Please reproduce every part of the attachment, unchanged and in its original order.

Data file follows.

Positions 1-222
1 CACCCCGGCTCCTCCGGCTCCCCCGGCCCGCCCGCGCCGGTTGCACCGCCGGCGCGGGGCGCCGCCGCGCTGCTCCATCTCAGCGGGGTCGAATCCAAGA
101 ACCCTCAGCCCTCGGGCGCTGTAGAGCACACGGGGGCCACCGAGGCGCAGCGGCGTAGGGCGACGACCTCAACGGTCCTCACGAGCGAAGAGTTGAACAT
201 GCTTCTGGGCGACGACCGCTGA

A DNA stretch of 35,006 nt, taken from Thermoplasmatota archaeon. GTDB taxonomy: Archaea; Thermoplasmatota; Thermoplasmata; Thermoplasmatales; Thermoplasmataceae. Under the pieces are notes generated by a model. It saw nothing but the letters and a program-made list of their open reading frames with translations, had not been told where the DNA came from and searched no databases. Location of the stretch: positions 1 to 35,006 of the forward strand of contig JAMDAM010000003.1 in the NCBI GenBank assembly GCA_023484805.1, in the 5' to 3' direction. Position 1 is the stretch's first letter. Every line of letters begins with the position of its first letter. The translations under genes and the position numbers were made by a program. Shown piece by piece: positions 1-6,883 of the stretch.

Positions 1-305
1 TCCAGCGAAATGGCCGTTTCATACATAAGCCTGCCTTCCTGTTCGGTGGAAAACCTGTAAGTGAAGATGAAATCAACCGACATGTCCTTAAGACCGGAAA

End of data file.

Positions 1-222
1 CACCCCGGCTCCTCCGGCTCCCCCGGCCCGCCCGCGCCGGTTGCACCGCCGGCGCGGGGCGCCGCCGCGCTGCTCCATCTCAGCGGGGTCGAATCCAAGA
101 ACCCTCAGCCCTCGGGCGCTGTAGAGCACACGGGGGCCACCGAGGCGCAGCGGCGTAGGGCGACGACCTCAACGGTCCTCACGAGCGAAGAGTTGAACAT
201 GCTTCTGGGCGACGACCGCTGA

A DNA stretch of 35,006 nt, taken from Thermoplasmatota archaeon. GTDB taxonomy: Archaea; Thermoplasmatota; Thermoplasmata; Thermoplasmatales; Thermoplasmataceae. Under the pieces are notes generated by a model. It saw nothing but the letters and a program-made list of their open reading frames with translations, had not been told where the DNA came from and searched no databases. Location of the stretch: positions 1 to 35,006 of the forward strand of contig JAMDAM010000003.1 in the NCBI GenBank assembly GCA_023484805.1, in the 5' to 3' direction. Position 1 is the stretch's first letter. Every line of letters begins with the position of its first letter. The translations under genes and the position numbers were made by a program. Shown piece by piece: positions 1-6,883 of the stretch.

Positions 1-305
1 TCCAGCGAAATGGCCGTTTCATACATAAGCCTGCCTTCCTGTTCGGTGGAAAACCTGTAAGTGAAGATGAAATCAACCGACATGTCCTTAAGACCGGAAA